Aspenite pushes hard to get well-behaved dogs off-leash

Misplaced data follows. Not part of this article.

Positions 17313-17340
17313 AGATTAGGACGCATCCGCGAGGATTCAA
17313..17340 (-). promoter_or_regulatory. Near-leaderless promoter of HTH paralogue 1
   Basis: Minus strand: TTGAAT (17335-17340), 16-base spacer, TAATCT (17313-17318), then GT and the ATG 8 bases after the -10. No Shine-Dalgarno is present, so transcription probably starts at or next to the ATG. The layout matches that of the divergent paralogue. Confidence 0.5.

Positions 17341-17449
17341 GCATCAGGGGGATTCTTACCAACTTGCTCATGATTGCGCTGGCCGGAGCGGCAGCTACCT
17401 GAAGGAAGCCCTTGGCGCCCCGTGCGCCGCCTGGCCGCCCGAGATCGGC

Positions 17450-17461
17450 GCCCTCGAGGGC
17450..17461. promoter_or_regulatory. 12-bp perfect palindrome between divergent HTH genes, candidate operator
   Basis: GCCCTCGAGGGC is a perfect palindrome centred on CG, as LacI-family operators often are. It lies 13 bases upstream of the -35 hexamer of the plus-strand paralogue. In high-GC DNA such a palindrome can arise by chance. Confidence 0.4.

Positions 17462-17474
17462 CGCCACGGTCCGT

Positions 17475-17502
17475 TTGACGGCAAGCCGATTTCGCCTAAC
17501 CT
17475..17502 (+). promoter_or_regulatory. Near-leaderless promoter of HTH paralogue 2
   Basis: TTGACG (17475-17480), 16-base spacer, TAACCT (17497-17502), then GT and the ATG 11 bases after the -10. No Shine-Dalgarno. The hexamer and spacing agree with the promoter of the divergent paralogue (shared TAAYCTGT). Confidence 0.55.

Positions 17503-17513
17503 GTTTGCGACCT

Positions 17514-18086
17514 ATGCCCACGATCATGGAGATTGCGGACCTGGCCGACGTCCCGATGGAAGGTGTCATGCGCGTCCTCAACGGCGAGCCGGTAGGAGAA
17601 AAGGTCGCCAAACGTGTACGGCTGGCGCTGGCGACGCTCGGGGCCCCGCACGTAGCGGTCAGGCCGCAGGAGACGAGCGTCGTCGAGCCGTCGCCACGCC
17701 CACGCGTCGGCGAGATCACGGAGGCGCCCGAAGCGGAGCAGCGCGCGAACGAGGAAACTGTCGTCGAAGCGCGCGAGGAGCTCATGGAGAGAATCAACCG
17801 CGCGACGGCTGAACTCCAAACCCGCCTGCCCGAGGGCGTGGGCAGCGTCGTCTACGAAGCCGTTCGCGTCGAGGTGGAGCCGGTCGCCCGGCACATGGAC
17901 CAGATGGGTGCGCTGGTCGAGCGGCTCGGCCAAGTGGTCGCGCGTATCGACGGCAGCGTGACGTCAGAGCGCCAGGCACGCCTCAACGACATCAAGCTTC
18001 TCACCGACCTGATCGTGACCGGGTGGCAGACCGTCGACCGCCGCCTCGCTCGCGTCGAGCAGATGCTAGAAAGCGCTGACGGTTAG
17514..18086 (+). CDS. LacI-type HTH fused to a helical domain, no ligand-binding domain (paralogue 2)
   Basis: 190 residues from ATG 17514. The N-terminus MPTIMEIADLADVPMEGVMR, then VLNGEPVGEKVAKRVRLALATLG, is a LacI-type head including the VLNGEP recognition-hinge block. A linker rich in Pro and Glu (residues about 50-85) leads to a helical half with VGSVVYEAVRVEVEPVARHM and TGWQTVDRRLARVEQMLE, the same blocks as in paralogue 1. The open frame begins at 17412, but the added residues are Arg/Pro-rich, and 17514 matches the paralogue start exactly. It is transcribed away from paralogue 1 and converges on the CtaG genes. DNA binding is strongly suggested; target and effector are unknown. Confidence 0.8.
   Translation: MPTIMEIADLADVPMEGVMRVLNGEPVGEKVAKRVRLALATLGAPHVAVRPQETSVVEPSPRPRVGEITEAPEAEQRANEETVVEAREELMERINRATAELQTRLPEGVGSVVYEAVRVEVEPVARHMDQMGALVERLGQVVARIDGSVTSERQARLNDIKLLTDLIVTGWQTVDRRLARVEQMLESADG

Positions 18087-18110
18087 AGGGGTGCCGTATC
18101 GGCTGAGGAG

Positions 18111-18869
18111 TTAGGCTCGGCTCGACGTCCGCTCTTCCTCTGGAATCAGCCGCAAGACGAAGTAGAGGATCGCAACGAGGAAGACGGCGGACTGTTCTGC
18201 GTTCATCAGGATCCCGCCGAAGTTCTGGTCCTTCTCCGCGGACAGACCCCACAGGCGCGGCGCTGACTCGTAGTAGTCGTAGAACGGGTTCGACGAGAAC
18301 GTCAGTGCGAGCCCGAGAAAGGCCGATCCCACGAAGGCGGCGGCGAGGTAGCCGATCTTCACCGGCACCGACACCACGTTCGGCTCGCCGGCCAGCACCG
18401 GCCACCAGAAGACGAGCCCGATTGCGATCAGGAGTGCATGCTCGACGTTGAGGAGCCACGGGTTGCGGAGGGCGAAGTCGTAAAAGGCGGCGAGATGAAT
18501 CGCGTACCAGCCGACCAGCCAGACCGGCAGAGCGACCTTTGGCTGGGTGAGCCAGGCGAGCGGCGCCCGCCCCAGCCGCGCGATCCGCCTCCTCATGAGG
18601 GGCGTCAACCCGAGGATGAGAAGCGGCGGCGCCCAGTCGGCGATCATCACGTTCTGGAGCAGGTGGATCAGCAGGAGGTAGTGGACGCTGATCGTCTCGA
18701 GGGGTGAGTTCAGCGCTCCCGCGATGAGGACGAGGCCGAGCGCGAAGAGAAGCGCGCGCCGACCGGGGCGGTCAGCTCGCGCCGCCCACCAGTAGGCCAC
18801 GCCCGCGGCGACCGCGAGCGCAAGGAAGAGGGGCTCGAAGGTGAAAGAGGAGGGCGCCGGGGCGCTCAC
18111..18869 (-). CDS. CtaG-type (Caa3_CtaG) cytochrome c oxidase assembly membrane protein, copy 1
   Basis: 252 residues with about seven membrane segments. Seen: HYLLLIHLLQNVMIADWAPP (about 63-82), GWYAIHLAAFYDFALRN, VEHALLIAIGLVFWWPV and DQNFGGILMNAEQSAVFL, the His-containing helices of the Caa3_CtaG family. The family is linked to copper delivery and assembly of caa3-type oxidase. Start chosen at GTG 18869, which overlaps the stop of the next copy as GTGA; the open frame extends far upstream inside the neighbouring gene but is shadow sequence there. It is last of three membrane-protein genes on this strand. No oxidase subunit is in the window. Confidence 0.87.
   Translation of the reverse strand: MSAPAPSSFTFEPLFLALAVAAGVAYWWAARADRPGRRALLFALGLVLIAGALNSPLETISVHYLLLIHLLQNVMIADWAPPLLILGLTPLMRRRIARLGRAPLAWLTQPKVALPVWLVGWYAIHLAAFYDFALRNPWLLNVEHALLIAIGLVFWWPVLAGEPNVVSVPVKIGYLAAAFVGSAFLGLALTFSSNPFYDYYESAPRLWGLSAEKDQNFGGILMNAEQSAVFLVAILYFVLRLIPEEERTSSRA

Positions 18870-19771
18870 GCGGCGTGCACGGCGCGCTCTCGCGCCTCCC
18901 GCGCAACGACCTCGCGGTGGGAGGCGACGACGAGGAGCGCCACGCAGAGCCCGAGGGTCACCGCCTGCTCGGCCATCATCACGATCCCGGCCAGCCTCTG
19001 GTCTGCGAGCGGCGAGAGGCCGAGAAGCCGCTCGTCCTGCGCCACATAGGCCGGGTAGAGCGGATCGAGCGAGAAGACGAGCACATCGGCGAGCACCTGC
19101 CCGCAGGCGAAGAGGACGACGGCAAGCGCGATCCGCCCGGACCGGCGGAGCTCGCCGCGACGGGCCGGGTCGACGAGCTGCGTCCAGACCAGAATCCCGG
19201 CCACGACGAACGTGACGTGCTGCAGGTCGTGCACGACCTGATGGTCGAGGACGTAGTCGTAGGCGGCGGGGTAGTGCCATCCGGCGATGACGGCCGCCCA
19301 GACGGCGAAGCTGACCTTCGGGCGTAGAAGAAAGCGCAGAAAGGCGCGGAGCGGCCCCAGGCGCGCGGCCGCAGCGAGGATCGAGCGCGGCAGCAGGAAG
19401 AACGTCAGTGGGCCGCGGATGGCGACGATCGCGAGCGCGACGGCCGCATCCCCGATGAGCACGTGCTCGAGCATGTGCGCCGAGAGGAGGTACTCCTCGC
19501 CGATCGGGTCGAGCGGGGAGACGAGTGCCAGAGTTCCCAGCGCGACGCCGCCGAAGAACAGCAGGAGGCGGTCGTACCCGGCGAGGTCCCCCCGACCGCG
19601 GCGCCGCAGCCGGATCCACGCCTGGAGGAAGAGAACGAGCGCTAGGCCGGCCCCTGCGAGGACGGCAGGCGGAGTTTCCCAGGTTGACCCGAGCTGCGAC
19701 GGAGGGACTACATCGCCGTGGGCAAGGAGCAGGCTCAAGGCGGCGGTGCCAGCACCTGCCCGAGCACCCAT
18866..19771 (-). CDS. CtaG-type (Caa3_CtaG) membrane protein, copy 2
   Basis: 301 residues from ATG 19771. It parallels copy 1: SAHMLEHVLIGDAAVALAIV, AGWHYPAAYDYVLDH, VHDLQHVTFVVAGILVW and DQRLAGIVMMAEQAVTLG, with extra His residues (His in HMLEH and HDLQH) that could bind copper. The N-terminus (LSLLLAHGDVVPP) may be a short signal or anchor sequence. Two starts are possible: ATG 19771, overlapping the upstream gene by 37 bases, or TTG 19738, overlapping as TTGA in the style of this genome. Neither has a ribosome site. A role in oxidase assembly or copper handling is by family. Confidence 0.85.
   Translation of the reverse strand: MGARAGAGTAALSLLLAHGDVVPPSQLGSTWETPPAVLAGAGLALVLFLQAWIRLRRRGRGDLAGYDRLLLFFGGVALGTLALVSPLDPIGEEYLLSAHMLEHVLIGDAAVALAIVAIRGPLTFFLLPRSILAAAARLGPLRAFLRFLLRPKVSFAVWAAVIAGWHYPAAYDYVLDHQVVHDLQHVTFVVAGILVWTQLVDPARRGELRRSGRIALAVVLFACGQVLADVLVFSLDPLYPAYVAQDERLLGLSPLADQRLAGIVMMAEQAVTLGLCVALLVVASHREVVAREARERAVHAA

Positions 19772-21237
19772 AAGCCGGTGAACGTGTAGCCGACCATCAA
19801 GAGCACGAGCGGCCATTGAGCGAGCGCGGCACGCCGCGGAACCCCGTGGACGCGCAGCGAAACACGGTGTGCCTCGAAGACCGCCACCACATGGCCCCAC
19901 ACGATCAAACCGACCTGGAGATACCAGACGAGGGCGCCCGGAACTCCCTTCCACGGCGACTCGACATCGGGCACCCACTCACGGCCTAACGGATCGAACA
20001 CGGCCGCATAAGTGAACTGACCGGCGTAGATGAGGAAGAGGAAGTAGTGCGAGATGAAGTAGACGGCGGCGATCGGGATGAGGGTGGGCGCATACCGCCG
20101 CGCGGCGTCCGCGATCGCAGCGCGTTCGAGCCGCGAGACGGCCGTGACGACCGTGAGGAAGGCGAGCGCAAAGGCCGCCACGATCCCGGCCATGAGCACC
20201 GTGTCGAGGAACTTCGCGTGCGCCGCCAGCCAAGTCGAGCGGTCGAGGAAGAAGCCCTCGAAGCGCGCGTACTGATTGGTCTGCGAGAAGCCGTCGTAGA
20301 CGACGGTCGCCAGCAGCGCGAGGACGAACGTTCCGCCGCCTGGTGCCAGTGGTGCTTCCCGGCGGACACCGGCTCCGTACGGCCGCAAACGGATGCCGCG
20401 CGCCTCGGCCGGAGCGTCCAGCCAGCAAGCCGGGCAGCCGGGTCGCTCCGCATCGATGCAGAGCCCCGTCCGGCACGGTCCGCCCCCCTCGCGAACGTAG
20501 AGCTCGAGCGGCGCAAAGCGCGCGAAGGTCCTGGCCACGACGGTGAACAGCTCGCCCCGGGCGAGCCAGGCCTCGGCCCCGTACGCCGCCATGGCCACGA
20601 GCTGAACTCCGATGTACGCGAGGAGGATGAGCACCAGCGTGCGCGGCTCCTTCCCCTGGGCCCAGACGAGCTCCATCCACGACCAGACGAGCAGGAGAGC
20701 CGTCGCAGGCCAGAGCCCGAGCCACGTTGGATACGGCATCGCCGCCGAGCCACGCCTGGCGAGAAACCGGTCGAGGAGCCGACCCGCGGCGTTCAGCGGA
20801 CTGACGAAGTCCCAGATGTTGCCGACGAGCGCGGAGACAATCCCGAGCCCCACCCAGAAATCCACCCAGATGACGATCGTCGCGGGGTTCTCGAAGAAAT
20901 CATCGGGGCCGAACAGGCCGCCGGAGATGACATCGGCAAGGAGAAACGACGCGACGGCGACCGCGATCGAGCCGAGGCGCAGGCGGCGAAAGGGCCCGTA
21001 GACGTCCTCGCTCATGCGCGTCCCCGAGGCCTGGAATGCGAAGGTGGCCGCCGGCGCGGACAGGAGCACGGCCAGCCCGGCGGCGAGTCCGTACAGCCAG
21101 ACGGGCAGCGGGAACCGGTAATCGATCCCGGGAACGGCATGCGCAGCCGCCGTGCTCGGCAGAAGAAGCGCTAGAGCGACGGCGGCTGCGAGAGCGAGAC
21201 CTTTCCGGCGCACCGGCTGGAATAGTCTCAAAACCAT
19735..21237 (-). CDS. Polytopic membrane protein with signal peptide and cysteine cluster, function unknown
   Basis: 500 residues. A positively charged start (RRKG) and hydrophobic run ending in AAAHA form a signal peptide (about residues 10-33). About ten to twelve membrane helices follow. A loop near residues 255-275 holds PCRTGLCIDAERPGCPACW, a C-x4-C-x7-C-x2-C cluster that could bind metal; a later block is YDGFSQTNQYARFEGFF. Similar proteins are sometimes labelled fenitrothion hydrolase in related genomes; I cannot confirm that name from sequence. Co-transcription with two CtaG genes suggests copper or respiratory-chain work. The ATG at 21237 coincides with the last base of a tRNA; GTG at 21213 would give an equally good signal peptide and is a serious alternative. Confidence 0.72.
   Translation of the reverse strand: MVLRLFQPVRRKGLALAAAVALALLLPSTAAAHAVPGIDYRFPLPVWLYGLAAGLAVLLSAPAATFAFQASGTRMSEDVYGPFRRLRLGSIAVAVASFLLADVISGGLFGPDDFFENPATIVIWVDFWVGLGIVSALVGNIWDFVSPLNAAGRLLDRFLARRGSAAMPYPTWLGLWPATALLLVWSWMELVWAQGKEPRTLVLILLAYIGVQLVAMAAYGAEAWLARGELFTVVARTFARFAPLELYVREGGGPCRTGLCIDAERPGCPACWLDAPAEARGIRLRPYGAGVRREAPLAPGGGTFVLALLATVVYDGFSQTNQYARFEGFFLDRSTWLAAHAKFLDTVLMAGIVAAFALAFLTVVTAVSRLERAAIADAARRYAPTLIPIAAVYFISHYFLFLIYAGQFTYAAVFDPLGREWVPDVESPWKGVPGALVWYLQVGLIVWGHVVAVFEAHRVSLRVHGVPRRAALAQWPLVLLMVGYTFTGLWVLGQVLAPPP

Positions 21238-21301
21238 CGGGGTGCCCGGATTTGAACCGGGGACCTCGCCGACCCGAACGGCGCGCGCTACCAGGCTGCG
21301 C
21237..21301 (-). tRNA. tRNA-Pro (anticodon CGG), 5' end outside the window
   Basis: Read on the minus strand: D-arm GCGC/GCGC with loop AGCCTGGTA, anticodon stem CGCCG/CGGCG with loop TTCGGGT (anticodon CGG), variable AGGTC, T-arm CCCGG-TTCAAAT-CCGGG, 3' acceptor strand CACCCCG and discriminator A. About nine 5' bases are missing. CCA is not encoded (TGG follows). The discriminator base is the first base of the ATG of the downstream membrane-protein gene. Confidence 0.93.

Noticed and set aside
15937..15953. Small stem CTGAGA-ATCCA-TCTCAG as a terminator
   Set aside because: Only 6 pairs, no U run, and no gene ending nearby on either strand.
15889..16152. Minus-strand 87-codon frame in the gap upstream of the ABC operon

Shae Singer is convinced that Aspen dogs don’t need no stinkin’ leashes, at least not all the time.Singer is leading an effort to get Aspen to consider adopting a dog policy like the one in Boulder. There, dogs can be off-leash on certain parts of the open space and mountain parks network if their “guardians” have them under voice and sight control. Boulder makes dog owners watch a video about appropriate handling of dogs and purchase a tag signifying they are responsible for their pets’ behavior.Singer said it would be nice to be legally able to walk some trails and visit some parks in Aspen without having a dog on a leash. “Dogs have rights, too,” she said.Technically, dogs on Aspen’s trails and open space are supposed to be on-leash but the City Council hasn’t been aggressive about enforcement. Todd Hancock, the parks and open space ranger, said he concentrates on education. Heron Park, where lots of small kids wade in the Roaring Fork River, is one of the places where the leash law is strictly enforced.But Singer prefers a program where a well-behaved dog can be off-leash without violating the city’s rules. Aspen has a well-deserved reputation as a “dog town” but she senses the mood toward dogs has changed a bit in recent years.About five years ago the city cracked down on its requirement that owners pick up after their dogs, Singer said. “That started to create kind of a anti-dog-type atmosphere,” she said.Last year she felt that more people were “yelling” at dog owners to get their pets on leashes in the city. She fears that enforcement eventually could get stricter and conflicts greater, so she is pressing for a policy that rewards well-behaved pooches.Singer is helping Hancock and city parks officials form a committee that will investigate the leash law issue and potentially make a recommendation to the City Council.”We are definitely only in exploratory stages,” Hancock said. Nevertheless, he believes studying the approach of Boulder and other cities in Colorado and throughout the country is a good idea.Boulder sets the standard high for allowing a dog off-leash, Hancock noted. A dog must come to its owner’s side the first time it is called, despite the disruption. If a chipmunk darts out along the trail and a dog chases it, that’s a violation. If a dog jumps on passing pedestrians or attacks another dog, those are violations.”The idea is, when in doubt leave your dog on leash,” Hancock said.Dogs in Boulder must also be in sight at all times so the owner knows what they are doing. Dog owners who join the “voice and sight program” sign a document that indicates they watched the video on appropriate behavior and pay a $15 fee for a visible tag the dog must wear.Anyone walking a dog off-leash that doesn’t have a tag for the voice and sight program can receive a ticket. And dogs that violate the rules can get their tags yanked – essentially sentencing them to a leash.Boulder has had its voice and sight rules in place for years, Hancock said. It started requiring the tags as part of the program last month to make dog owners more accountable.A well-crafted, 10-minute video explaining Boulder’s program is available online at http://www.osmp.org.Hancock said voice control isn’t something every dog and owner can master, as he can attest from his time on Aspen’s trails: “It is going to be tough,” he said.On the other hand, the requirement could encourage more training for dogs and their handlers, he said. And some dog lovers contend that more training builds a closer bond between dogs and their owners.If such a voice and sight program was adopted in Aspen, it would require more patrols of trails and parks to make sure people don’t ignore the rules and just use it as an excuse to keep dogs off-leash, Hancock said.”There has to be enforcement to back it up,” he said.The committee looking into the program will likely convene this fall and spend months debating the issue. Any recommendation to the council is months away.Scott Condon’s e-mail address is email@example.com
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